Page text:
For much of his acting career, Bronson Pinchot has had accents and attitudes to hide behind. From the lovably daffy Balki on Perfect Strangers to the scene-stealing art dealer Serge in the Beverly Hills Cop movies, Pinchot often completely disappears into his characters. In his latest project, however, he’s letting the DIY Network audience see his true personality.
“I’ve spent a lifetime trying to be something, and that gets tiring,” Pinchot says as he walks through one of the homes he’s renovating in Harford, Pa., site of The Bronson Pinchot Project. “The producers came to me and said, ‘We think this is interesting,’ and I said, ‘I’m not changing anything. I’m not even going to shave. I’ll do it exactly as I do it’ … and they said, ‘You’re perfectly interesting just the way you are,’ and those are the magic words.”
What he does is buy up old homes in Harford — a place where, he says with affection, “there’s nothing to do except drive a four-wheeler down Main Street and get arrested” — and restore them to their former glory using only salvaged material. That means relying on cotton from the 18th century to make curtains, or taking a turn-of-the-century gas chandelier and making it run on electricity, and even allowing warped floorboards to keep their shape.
“When you walk into one of these rooms, even though they are entirely new, you would swear they’ve been there for 200 years, because that’s what I want you to think,” he says. “All the rooms look exactly like you would expect them to look if they had been locked in 1840 and just unlocked on the show. We do show how we get there, and it’s largely trial and error.”
Pinchot has carved out a method and style that operates mainly on feeling as opposed to traditional techniques.
“The difference between this and any other remodeling show that I’m aware of is that I have absolutely no game plan,” he says, “except I know how I want the room to feel and I don’t care what I have to do to achieve it. I start out in one direction, and if it’s working well I keep going, and if it doesn’t work I stop and do it again. I have a budget for every show, and I have to turn in a certain number of episodes every certain number of weeks, but other than that there’s no blueprint.”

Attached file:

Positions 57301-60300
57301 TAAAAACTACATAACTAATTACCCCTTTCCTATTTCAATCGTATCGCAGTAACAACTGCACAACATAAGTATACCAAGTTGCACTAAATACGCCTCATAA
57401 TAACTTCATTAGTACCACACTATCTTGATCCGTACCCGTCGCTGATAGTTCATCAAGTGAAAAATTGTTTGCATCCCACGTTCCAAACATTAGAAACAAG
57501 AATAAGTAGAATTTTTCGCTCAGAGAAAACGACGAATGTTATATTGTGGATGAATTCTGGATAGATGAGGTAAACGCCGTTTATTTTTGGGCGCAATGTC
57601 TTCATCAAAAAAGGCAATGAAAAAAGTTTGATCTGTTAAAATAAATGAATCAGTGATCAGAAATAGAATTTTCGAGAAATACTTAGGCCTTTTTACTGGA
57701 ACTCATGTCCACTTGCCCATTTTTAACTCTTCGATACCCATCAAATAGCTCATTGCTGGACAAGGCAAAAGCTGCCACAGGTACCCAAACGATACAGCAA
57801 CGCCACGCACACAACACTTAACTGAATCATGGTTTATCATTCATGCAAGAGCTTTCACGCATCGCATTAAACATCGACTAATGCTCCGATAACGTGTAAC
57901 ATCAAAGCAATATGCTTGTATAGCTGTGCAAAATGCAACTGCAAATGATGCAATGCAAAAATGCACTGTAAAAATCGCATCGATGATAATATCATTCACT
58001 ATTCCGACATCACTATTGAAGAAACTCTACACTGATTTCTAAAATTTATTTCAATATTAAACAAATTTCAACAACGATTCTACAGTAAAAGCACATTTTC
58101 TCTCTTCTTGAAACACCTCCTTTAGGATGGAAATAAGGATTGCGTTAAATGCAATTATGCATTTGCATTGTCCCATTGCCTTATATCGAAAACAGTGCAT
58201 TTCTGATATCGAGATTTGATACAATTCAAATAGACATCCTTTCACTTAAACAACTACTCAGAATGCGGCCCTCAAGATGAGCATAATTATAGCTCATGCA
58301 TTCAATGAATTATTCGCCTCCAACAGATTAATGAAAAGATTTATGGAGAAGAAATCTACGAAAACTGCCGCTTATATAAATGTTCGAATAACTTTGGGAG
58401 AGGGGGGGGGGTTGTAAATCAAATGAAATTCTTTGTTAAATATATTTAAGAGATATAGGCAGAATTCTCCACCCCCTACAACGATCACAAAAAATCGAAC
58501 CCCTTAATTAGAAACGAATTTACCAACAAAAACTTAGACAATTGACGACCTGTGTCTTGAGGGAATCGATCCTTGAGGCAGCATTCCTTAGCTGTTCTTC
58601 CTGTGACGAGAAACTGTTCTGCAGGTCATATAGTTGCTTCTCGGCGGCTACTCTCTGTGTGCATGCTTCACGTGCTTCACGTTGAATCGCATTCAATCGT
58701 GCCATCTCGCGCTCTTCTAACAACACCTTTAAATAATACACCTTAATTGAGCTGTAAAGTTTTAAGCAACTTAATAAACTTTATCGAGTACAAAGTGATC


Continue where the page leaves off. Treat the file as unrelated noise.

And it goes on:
Cynics might be tempted to classify the show as a desperate attempt from a former Surreal Life cast member to re-energize his career, but Pinchot insists that he never got into renovating for anything other than the pleasure it gives him. The houses are not for sale or rent, he says, adding that he restores them the way other people might restore cars that they drive only on occasion.
“People said for years that there’s a great TV show in this,” he says. “And I would say, ‘Well that’s just my life. Thank you very much for reducing it to its entertainment quotient.’ (laughs) But they meant there’s kind of a sitcom in it like the old Bob Newhart show. I said no. … This show is actually about what I do with old houses, and of course, I don’t stop being me. Neither do the guys, but that simple moving of the focus just from, ‘Oh, look, I have a library full of Shakespeare and Shaw, and they all drink strawberries impregnated with moonshine, isn’t that interesting?’ [made the difference]. We just get on with building a house, and once in a while they do dare me to come drink moonshine and once in a while I do.”
The thrill for Pinchot comes in seeing new life breathed into old material, and contemplating all the history contained in each item he restores. It’s a joy that, for him, approaches the spiritual.
“The materials are imbued with the soul of everything that’s ever gone into them,” he says. “It’s almost like each is piece a photographic plate upon which all the experiences of all the people who have lived there have been imprinted. … To transpose a forgotten old place that’s been left to the demolisher, and to collect all those pieces and put them back together the way they’re supposed to be, and then they look beautiful and everybody loves them and feels happy around them, [it’s as though] the people are reunited with the pieces, and it’s the way it’s supposed to be. It’s very, very moving, and it gets to me.”
The Bronson Pinchot Project premieres 10:30pm Saturday on DIY Network.
Photos: Courtesy of DIY Network